Egypt’s ruling Freedom and Justice Party (FJP) has made a very public point of courting the nation’s Christian minority since its founding, an effort to convince people that despite its Islamist leadership it is a party aiming to representing all Egyptians, even religious minorities.
Yet ahead of the constitutional referendum, Christian communities in southern Egypt report concerted efforts by many of these same Islamists to intimidate and discourage them from voting. 50,000 Islamists marched through Assiut chanting that Egypt would be “Islamic, despite the Christians.”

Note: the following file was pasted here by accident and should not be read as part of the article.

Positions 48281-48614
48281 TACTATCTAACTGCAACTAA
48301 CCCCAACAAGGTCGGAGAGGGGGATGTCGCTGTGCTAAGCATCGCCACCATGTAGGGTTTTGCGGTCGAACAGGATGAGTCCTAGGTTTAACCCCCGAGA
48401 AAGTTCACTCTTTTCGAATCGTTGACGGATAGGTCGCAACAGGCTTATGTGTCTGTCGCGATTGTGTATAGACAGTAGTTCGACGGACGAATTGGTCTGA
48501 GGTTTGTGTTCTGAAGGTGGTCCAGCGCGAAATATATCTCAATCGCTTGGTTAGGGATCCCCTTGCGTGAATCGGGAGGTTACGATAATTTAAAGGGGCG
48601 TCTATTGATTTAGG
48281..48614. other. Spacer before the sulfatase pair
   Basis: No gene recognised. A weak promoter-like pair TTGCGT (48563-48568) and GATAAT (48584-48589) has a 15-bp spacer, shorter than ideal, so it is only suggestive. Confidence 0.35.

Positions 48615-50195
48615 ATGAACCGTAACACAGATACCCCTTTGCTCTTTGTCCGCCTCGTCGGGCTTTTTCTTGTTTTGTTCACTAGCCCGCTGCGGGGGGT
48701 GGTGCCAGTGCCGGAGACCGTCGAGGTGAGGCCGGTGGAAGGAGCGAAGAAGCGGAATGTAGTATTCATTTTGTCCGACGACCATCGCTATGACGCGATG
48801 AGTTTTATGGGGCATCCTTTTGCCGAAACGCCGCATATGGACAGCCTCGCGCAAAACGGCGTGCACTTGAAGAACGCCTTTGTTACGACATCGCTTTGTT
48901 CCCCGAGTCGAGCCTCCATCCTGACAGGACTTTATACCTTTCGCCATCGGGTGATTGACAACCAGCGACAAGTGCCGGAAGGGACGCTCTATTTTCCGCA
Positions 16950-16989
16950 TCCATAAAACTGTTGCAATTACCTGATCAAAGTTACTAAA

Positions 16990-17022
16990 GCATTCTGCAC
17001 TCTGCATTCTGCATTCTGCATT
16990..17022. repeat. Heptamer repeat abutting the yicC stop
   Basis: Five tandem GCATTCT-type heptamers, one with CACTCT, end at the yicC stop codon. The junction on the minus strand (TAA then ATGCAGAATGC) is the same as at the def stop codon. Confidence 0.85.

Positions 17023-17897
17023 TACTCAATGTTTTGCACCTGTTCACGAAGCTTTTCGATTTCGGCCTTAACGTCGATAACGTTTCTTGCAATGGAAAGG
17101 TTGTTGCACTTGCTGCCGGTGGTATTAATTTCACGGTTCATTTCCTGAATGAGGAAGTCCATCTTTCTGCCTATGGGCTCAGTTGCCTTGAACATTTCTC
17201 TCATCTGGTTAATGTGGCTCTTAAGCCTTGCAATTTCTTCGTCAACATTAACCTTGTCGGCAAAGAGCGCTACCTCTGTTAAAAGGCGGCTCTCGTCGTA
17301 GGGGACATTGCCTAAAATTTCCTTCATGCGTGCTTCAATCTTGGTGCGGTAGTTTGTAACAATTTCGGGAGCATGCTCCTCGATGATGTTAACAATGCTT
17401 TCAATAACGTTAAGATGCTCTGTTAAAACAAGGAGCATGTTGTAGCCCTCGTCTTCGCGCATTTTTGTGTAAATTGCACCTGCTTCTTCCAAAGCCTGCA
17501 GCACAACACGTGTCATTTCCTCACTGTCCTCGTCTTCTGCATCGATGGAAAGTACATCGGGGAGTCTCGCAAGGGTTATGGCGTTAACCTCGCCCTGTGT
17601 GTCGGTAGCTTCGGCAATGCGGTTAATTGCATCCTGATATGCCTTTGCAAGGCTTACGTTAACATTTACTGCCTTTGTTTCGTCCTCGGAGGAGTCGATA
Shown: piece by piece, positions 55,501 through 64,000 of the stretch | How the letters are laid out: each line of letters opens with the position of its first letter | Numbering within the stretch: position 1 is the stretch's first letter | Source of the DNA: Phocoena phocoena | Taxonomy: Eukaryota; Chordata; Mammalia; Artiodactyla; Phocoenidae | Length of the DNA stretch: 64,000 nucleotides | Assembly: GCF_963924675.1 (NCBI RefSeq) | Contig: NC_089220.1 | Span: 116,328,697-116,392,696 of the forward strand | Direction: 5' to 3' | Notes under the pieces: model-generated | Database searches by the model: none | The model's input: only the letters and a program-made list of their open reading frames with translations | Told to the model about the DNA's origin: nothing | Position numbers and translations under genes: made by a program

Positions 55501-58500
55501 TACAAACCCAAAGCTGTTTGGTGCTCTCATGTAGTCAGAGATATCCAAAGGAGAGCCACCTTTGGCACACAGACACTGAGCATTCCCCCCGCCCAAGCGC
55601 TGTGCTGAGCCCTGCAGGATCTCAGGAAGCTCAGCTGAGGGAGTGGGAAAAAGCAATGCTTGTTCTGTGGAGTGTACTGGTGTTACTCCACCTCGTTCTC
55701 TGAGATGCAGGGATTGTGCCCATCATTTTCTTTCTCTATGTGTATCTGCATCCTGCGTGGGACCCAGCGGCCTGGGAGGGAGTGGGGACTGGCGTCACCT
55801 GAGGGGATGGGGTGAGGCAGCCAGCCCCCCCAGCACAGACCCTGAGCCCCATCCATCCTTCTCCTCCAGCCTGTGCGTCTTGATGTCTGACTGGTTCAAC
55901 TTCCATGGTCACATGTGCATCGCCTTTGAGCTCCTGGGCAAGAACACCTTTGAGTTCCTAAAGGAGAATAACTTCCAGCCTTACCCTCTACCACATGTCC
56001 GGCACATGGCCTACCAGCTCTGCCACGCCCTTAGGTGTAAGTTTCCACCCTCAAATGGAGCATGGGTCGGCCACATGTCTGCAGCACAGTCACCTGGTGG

Turnout in some Christian areas in the south were as low as 7 percent, reflecting fear of attacks, and some church officials even reported voters being pelted with stones if they did try to head out.
This has Christians, particularly in the south, fearing that the honeymoon is over, and that the new, post-constitution Egypt will be much less welcoming of them than initially advertised.
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